How Burger King used SpongeBob SquarePants so wrong

The sexualization of SpongeBob in an advertisement. What could go wrong?

SpongeBob SquarePants is one of the most popular animated characters. Imagine having SpongeBob promoting your product. This is exactly what Burger King has tried to do. Let’s just say it wasn’t the brightest idea.

Fast food giant Burger King is no stranger to creating attention-worthy ads. In 2009, they created a huge controversy with a commercial titled SpongeBob SquarePants.


In 2009, Burger King came out with a commercial starring SpongeBob SquarePants, the popular cartoon character from Nickelodeon.

The ad featured two dancers alongside a Burger King mascot, dancing to a parody of Sir-Mix-A-Lot’s hit song Baby Got Back. The dancers all had squared backs, a reference to SpongeBob’s square physique, while the mascot said, “I like a square butt, and I can’t lie.”

The commercial immediately faced backlash. Critics argued that it was overtly sexual, especially considering SpongeBob’s primary audience: children. The use of the character mostly marketed to children in such a context has sparked heated debate.

The Campaign for a Trade-Free Childhood was one of its harshest critics. They called the ad inappropriately sexist and sexist.

The organization’s president, Dr. Susan Lane, raised concern (as The New York Times reported) about the use of a beloved character like SpongeBob to promote not only unhealthy food but also images of women being objectified and overly sexualized.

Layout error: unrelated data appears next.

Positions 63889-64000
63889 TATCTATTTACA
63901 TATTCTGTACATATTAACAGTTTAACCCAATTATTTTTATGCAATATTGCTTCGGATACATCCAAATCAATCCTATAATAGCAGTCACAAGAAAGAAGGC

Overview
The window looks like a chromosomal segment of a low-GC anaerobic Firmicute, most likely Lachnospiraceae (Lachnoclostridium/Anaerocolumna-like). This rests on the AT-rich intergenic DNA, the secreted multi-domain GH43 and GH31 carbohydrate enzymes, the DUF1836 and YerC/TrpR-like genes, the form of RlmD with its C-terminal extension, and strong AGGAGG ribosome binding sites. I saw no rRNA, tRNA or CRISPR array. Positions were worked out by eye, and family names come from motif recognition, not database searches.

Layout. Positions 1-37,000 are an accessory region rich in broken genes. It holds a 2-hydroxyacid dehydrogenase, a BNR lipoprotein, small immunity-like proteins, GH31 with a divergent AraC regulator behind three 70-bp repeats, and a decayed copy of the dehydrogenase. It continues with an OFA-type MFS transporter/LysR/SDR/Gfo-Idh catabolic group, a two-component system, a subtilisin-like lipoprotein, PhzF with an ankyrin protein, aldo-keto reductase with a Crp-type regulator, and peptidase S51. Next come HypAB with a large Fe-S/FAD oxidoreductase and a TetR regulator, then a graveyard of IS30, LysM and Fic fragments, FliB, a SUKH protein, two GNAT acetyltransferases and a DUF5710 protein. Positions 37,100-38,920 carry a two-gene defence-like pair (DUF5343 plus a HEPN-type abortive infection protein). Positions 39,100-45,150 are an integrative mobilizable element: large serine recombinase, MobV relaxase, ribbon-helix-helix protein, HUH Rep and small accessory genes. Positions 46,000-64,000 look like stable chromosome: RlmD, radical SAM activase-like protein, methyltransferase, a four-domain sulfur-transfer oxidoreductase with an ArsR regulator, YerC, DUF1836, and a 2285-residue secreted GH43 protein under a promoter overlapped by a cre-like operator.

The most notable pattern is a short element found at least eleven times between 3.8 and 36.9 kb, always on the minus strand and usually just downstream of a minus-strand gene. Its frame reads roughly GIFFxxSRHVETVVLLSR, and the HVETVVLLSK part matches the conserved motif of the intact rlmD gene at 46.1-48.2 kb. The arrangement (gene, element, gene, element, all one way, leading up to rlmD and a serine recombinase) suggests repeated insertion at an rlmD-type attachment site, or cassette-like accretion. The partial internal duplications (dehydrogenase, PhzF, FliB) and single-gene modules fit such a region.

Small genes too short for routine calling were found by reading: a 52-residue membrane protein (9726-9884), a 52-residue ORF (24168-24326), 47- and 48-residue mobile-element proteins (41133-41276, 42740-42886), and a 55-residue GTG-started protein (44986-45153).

Burger King responded by saying that the ad was in fact intended for adults. They said the goal was to prove that adults can also have fun and play with things like rap music and famous pop culture characters.

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Despite their defense, the ad had a short lifespan on television. However, it continued to be circulated on social media platforms, often sparking new controversy.

Interestingly, this was not SpongeBob’s first encounter with controversy. Over the years, the show has faced various criticisms, from accusations of promoting homosexuality to claims that it messed with the minds of young viewers.

The Burger King SpongeBob ad was not an isolated incident either. The brand has a history of sensational commercials. For example, one ad included a Facebook campaign offering free Whoppers to those who deleted ten of their Facebook friends.

source: New York times

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